recipes & tips

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Cabbage belongs to the mustard family, which also includes broccoli, brussels sprouts, collards, cauliflower, kale and kohlrabi. Cabbage can withstand cold temperatures, which makes it a staple in Eastern European cooking and the basis for many traditional international dishes including sauerkraut, kim chi, coleslaw, and stuffed cabbage. There are four main varieties of cabbages with many sub-varieties: Savoy, Green Cabbage, Red Cabbage and Storage Cabbage. Cabbage can be eaten raw or cooked.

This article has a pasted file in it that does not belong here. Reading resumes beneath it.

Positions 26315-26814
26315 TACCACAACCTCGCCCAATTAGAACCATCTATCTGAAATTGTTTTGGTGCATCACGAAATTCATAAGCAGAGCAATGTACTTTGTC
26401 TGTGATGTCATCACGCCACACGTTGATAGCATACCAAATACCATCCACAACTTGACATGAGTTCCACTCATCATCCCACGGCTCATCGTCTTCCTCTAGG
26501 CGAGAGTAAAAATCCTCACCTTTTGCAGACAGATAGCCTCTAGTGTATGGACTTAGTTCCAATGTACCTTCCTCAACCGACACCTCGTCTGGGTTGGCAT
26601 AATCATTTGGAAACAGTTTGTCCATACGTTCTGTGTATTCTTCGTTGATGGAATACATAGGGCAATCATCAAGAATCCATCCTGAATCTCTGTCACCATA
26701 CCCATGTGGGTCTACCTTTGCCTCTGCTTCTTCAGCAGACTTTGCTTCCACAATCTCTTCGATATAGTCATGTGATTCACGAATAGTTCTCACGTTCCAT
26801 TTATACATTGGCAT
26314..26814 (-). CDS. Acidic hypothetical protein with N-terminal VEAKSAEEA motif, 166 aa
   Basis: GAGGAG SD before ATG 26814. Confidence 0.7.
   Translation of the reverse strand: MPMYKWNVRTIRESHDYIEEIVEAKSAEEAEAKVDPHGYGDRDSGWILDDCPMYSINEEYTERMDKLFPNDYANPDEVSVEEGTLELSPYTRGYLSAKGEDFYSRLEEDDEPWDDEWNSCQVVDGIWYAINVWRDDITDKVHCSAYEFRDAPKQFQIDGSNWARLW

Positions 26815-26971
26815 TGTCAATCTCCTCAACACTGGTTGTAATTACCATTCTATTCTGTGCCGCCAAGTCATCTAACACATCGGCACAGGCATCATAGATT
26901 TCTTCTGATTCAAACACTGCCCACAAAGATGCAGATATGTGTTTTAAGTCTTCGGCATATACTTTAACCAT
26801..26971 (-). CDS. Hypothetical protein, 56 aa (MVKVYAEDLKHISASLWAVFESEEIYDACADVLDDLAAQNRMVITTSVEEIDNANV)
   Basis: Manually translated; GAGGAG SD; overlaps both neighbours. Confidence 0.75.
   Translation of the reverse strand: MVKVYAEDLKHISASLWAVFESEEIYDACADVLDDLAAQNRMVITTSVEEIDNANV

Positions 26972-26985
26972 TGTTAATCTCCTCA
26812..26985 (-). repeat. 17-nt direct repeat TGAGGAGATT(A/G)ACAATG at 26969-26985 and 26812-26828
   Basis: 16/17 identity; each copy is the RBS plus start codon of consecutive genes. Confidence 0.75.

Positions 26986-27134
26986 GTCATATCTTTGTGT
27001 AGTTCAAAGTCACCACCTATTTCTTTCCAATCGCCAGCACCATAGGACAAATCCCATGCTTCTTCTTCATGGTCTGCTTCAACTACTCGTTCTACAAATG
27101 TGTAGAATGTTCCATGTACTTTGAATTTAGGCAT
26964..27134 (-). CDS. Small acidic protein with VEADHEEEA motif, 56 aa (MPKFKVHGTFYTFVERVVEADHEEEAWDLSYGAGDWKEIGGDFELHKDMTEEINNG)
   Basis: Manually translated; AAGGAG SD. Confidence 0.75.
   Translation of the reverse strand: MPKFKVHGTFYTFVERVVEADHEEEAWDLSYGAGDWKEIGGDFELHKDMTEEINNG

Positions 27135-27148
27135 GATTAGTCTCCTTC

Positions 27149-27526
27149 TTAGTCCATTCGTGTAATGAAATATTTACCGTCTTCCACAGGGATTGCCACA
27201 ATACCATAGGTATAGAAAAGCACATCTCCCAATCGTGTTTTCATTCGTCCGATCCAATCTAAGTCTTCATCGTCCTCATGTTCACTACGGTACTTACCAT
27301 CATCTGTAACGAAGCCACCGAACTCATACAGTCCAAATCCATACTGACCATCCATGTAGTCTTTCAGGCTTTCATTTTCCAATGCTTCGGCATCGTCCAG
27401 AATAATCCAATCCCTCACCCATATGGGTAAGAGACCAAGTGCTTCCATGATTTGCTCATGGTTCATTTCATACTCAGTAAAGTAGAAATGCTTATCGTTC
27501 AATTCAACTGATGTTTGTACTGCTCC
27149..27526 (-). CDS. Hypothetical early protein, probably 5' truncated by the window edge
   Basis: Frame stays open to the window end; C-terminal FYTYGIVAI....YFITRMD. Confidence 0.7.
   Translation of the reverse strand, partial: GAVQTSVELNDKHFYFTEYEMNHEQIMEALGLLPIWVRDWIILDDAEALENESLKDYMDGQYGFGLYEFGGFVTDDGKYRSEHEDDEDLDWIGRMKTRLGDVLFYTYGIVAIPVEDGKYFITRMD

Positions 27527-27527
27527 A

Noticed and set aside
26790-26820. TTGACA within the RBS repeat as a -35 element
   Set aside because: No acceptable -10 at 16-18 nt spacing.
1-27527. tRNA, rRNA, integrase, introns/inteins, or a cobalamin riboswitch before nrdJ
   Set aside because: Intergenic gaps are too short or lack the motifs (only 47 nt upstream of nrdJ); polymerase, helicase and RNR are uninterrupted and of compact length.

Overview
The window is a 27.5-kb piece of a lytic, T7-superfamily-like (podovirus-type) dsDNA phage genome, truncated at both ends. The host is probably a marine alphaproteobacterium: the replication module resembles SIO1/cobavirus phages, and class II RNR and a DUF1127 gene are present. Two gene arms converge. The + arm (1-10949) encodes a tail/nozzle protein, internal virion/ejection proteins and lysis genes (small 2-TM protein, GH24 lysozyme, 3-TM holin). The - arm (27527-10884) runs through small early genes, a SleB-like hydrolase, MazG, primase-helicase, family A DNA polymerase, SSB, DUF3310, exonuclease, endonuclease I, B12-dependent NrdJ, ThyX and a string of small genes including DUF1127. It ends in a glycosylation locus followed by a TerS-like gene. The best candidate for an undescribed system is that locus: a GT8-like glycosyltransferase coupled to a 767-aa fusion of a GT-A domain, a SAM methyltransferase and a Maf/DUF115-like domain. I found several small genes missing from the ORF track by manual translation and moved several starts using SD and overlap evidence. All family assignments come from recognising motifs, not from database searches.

Nutrition Facts:

Cabbage is a very good source of Dietary Fiber, Vitamin C, Vitamin K, Vitamin B6, Folate and Manganese.


Refrigerate whole cabbages anywhere from a couple of weeks to a couple of months without a plastic bag or container. When ready to use, remove thick outer leaves.


Boil cabbage only about 3 minutes to preserve nutrients. For long-term storage, pickling or fermenting is best. Making sauerkraut at home from raw cabbage and a bit of salt, a process called lacto-fermentation, is making a comeback! This is the way people have been doing it for thousands of years.